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Re: [PATCH] Add apple_set_os command

From: Andreas Heider
Subject: Re: [PATCH] Add apple_set_os command
Date: Tue, 31 Dec 2013 06:19:28 +0100

Am 31.12.2013 um 00:11 schrieb SevenBits <address@hidden>:

On Monday, December 30, 2013, Andreas Heider wrote:
The EFI on current macbooks configures hardware differently depending
on wether it is booting Mac OS X or a different os, for example
disabling the internal GPU completely on some models.

Mac OS X identifies itself using a custom EFI protocol.

This adds a command that fakes the os identification, making all
hardware accessible.

Just a question: I do a lot of booting Linux on MacBooks, and I frequently suffer from this issue. How do we know that this code actually works? I'm not criticizing your code or anything, but how can you verify that identifying as Apple fixes these issues, or even that this patch works correctly. I'm only asking because I'm very interested in this if it works.

This depends, it just notifies all interested EFI drivers that they’re booting Mac OS X, so there’s no general answer. On my laptop this stops the integrated gnu from being disabled, so you could see it in lspci. But I guess you should see some difference in dmesg before and after.

There might be side effects of other things breaking in osx-mode due to the different configuration, so I implemented this as a optional command and not the default. 

Also, this is just one of the ways Apple detects osx vs other operating systems, for example this does not help with acpi_osi=Darwin.

If you want to test it I’m interested if apple_set_os changes anything noteworthy on older models. They only started to support bootcamp via EFI this year, so I suspect that the hardware disabling took place in the BIOS/CSM before.

 grub-core/Makefile.core.def         |  6 +++
 grub-core/commands/efi/applesetos.c | 82 +++++++++++++++++++++++++++++++++++++
 2 files changed, 88 insertions(+)
 create mode 100644 grub-core/commands/efi/applesetos.c

diff --git a/grub-core/Makefile.core.def b/grub-core/Makefile.core.def
index 42443bc..dc9c4de 100644
--- a/grub-core/Makefile.core.def
+++ b/grub-core/Makefile.core.def
@@ -742,6 +742,12 @@ module = {

 module = {
+  name = applesetos;
+  common = commands/efi/applesetos.c;
+  enable = efi;
+module = {
   name = blocklist;
   common = commands/blocklist.c;
diff --git a/grub-core/commands/efi/applesetos.c b/grub-core/commands/efi/applesetos.c
new file mode 100644
index 0000000..9464307
--- /dev/null
+++ b/grub-core/commands/efi/applesetos.c
@@ -0,0 +1,82 @@
+/* applesetos.c - Pretend to be Mac OS X. */
+ *  GRUB  --  GRand Unified Bootloader
+ *  Copyright (C) 2013  Free Software Foundation, Inc.
+ *
+ *  GRUB is free software: you can redistribute it and/or modify
+ *  it under the terms of the GNU General Public License as published by
+ *  the Free Software Foundation, either version 3 of the License, or
+ *  (at your option) any later version.
+ *
+ *  GRUB is distributed in the hope that it will be useful,
+ *  but WITHOUT ANY WARRANTY; without even the implied warranty of
+ *  GNU General Public License for more details.
+ *
+ *  You should have received a copy of the GNU General Public License
+ *  along with GRUB.  If not, see <>.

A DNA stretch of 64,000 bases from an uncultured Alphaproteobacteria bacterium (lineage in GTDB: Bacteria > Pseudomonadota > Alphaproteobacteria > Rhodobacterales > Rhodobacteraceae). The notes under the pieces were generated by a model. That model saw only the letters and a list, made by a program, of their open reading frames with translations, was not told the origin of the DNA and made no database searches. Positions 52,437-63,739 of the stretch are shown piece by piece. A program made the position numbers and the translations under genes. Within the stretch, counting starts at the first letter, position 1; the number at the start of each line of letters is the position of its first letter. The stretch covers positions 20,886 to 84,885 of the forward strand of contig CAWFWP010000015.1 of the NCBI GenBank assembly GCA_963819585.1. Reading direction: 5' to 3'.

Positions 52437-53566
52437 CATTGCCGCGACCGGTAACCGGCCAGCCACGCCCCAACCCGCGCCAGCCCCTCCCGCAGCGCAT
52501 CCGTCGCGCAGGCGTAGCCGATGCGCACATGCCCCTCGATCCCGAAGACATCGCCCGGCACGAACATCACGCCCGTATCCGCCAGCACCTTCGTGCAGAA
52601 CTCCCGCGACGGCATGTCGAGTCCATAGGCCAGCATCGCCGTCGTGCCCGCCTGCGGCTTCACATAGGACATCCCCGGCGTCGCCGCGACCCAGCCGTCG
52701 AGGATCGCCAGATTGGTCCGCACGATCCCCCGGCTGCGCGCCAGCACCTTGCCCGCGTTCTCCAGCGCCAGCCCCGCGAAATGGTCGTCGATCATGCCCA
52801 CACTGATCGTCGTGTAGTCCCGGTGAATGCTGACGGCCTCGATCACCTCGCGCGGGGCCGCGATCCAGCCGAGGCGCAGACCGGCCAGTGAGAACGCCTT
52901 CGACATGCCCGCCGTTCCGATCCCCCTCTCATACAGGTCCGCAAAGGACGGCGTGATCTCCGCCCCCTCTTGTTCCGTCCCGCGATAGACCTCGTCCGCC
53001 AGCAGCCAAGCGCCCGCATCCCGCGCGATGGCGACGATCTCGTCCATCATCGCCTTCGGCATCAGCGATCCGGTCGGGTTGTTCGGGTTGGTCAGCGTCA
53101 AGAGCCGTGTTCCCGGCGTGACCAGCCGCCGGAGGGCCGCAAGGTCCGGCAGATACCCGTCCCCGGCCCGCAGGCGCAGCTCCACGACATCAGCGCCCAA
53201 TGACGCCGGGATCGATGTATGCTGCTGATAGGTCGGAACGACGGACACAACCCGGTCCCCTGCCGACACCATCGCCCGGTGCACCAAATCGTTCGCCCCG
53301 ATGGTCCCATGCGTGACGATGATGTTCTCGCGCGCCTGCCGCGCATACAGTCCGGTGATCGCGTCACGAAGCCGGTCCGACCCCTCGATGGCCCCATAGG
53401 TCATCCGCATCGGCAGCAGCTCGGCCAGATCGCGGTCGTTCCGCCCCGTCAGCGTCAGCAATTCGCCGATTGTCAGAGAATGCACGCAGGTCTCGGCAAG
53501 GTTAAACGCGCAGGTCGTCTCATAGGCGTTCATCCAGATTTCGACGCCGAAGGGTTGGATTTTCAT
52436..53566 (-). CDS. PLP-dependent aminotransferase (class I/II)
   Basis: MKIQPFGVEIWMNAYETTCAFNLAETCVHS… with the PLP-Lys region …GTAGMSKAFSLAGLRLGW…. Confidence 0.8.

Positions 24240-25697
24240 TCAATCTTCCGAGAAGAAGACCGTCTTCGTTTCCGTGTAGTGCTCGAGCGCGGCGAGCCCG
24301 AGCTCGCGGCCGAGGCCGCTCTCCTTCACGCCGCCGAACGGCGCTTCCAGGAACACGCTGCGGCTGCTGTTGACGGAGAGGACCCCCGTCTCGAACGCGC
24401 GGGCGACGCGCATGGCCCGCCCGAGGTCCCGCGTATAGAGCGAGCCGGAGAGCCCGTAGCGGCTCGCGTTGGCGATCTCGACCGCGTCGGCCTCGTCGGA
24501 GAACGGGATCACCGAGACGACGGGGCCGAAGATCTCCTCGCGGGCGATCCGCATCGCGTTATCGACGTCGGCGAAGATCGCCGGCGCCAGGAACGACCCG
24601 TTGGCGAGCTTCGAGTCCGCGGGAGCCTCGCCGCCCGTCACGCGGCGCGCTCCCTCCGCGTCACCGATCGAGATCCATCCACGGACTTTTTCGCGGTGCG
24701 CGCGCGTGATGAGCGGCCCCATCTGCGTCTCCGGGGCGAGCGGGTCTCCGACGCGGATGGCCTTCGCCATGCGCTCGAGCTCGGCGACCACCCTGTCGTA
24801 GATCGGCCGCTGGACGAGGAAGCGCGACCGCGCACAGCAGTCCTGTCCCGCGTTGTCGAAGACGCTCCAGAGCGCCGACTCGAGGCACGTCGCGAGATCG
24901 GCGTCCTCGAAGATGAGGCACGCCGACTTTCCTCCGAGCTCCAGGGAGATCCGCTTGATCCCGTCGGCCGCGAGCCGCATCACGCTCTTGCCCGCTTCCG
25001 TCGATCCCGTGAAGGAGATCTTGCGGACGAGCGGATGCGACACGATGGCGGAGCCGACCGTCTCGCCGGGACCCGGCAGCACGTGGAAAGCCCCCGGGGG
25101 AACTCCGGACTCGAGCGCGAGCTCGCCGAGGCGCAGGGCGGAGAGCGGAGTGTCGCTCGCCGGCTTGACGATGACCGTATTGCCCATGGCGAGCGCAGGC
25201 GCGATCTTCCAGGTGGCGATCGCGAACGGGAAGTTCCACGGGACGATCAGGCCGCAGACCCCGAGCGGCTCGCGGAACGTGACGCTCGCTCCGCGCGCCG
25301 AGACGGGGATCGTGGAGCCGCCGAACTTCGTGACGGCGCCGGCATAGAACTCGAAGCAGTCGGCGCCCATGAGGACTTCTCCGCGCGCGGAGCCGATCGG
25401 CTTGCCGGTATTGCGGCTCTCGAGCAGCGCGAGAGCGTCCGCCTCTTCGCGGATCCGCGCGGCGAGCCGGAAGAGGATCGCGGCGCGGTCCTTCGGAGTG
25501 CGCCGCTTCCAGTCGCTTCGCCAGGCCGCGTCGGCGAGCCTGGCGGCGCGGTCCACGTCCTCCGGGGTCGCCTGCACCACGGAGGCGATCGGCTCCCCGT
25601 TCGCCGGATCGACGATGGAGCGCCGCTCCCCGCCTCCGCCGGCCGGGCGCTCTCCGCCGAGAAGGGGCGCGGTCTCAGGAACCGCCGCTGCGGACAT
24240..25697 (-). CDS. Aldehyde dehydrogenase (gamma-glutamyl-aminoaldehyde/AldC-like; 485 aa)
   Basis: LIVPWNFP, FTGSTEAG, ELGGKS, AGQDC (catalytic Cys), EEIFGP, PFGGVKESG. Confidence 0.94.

+ */
+#include <grub/efi/api.h>
+#include <grub/efi/efi.h>
+#include <grub/command.h>
+/* For NULL.  */
+#include <grub/mm.h>
+  { 0xc5c5da95, 0x7d5c, 0x45e6, \
+    { 0xb2, 0xf1, 0x3f, 0xd5, 0x2b, 0xb1, 0x00, 0x77 } \
+  }
+struct grub_efi_apple_set_os_interface
+  grub_efi_uint64_t version;
+  void (*set_os_version) (const grub_efi_char8_t *os_version);
+  void (*set_os_vendor) (const grub_efi_char8_t *os_vendor);
+typedef struct grub_efi_apple_set_os_interface grub_efi_apple_set_os_interface_t;

Out of curiosity: how did you find these?
+static const grub_efi_char8_t apple_os_version[] = "Mac OS X 10.9";
+static const grub_efi_char8_t apple_os_vendor[]  = "Apple Inc.";

Why are you making OS X 10.9 the default? Not every Mac can run 10.9. Ideally it would be very cool if you could figure out which version the user is running and identify as that.

AFAIK the os_version is never even read by the Apple EFI, so I just kept it as simple as possible. We could also just put GRUB as the version.

Secondly, you should include fallbacks in case this is run on a machine that isn't a Mac, as then that GUID and protocol won't be defined. It should exit gracefully, perhaps with an error message.

It should fail with "Could not locate the apple set os protocol.“.

+static grub_err_t
+grub_cmd_apple_set_os (grub_command_t cmd __attribute__ ((unused)),
+                       int argc __attribute__ ((unused)),
+                       char **args __attribute__ ((unused)))
+  grub_efi_guid_t apple_set_os_guid = GRUB_EFI_APPLE_SET_OS_PROTOCOL_GUID;
+  grub_efi_apple_set_os_interface_t *set_os;
+  set_os = grub_efi_locate_protocol (&apple_set_os_guid, 0);
+  if (!set_os) {
+    return grub_error (GRUB_ERR_FILE_NOT_FOUND,
+                       "Could not locate the apple set os protocol.");
+  }
+  if (set_os->version != 0)
+    {
+      efi_call_1 (set_os->set_os_version, apple_os_version);
+      grub_printf("Set os version to %s\n", apple_os_version);
+    }
+  if (set_os->version == 2)
+    {
+      efi_call_1 (set_os->set_os_vendor, apple_os_vendor);
+      grub_printf("Set os vendor to %s\n", apple_os_vendor);
+    }
+  return 0;
+static grub_command_t cmd;
+  cmd = grub_register_command ("apple_set_os", grub_cmd_apple_set_os, NULL,
+                               "Register as Apple Inc. Mac OS X 10.9.");
+  grub_unregister_command (cmd);

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